OD&D? Pah! The REAL Fantasy game is Chainmail. And it is way ahead of its time. Here’s why.
Chainmail has Dice Pools. When you attack some Light Foot with your Medium Horse, you roll 2d6 per horseman, and you get a success (kill) on a 5 or a 6. The dice pool mechanic wouldn’t be seen again until Shadowrun in ’89.
Chainmail has ascending Armor Class. Sort of. Chainmail man-to-man combat is run by crossindexing things on matrixes. On the melee table, there are headings for the different types of armor (No Armor through Plate Mail and Shield). On the Missile Fire table, the armor types are replaced with ascending numbers: 1 for No Armor, 2 for Leather, up to 8 for Plate Armor and Shield.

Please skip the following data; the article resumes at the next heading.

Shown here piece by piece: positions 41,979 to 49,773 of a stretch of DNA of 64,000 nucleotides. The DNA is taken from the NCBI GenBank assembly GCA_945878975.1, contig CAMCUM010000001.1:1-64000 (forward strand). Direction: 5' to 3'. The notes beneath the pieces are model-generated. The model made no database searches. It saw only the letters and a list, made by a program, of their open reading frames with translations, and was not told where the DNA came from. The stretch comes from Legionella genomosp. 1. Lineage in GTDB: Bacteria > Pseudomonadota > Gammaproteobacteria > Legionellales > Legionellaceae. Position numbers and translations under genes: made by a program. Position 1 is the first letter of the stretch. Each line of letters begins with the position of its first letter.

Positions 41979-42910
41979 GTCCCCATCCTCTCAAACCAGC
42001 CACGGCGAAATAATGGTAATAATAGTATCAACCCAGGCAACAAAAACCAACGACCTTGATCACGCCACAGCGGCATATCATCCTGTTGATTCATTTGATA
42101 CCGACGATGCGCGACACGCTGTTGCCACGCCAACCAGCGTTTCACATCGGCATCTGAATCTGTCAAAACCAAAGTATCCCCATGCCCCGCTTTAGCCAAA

Chainmail has at-will spells. There are no spellpoints or rules for Vancian casting in Chainmail. A wizard can throw a fireball once a turn, if he likes.
Chainmail has rules for counterspells – and they’re simple: when an enemy wizard casts a spell, roll a target number on 2d6 to counter it. D&D 3e had counterspell rules that no one ever used because they involved readying an action. I don’t think any other edition has counterspells as part of the core rules.
Chainmail has rules for spell failure. A weak wizard (a seer) can try to cast a difficult spell – they just have a chance of failure. This was taken out of D&D, and generations of fans have tried to houserule it back in.